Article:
for Veterans and the Public
What are drug interactions?
Your anti-HIV medications (ARVs) can be affected by other medicines, including other prescription drugs you are taking and drugs you buy over the counter at a pharmacy. Even herbal therapies, nutritional supplements, and some things found in common foods can affect your HIV medicines.
When one drug affects how another drug behaves, this is called a drug-drug interaction. For example, some drugs become less effective or cause side effects when they are taken with certain other drugs.
When something in food affects how a drug behaves, it is called a drug-food interaction. For example, grapefruit juice, taken at the same time as certain drugs, can boost the amount of these drugs in your bloodstream to an undesirable level. Everyone taking anti-HIV drugs needs to be very careful about these interactions. Luckily, many of these interactions are well known to your provider, and can be managed.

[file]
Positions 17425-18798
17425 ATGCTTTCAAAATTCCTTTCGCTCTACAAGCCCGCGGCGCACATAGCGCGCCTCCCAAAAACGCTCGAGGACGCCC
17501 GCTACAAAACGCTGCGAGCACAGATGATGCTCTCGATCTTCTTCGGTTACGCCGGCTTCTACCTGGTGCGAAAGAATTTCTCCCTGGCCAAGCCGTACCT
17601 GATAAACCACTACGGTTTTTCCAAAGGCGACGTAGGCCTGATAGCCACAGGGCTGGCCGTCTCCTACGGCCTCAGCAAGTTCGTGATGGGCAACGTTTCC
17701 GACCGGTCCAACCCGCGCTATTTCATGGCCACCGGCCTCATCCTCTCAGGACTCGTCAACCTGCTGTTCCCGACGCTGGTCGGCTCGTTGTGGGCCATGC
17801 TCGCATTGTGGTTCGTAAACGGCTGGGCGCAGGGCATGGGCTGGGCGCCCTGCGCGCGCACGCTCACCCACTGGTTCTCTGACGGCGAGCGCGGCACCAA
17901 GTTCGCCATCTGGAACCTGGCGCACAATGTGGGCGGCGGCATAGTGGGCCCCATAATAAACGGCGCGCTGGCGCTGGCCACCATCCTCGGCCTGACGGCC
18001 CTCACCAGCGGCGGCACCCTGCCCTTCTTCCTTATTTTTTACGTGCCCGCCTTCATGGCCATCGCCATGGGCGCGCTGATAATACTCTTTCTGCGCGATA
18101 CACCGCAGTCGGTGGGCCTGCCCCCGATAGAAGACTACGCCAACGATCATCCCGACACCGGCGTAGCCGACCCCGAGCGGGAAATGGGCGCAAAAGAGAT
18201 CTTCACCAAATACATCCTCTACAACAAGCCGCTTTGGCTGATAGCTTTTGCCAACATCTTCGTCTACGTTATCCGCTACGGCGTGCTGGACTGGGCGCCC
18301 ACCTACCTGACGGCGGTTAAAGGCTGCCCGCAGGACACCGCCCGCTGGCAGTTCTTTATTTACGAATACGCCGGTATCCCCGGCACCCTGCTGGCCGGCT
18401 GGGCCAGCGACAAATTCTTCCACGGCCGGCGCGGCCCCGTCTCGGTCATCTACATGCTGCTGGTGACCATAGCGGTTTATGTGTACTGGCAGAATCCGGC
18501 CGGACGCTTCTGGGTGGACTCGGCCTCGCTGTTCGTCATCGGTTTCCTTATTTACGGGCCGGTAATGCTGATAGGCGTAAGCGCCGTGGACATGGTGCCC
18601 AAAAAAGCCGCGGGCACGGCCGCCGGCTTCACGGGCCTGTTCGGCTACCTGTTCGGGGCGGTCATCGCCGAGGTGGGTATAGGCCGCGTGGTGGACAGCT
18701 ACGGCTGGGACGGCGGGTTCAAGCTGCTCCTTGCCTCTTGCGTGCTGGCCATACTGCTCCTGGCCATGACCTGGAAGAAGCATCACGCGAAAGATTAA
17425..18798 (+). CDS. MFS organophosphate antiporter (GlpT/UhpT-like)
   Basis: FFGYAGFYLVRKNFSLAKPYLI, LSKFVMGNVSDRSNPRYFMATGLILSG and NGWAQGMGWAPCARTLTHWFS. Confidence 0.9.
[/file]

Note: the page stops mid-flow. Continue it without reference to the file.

Your VA health care provider can give you a list of drugs and foods to avoid, depending on what kind of medicine you are taking. Ask for this information for each drug that you are taking.
Also, be sure that you tell your doctor about every single medication, drug, supplement, and herb you are taking--whether you got them by prescription or not.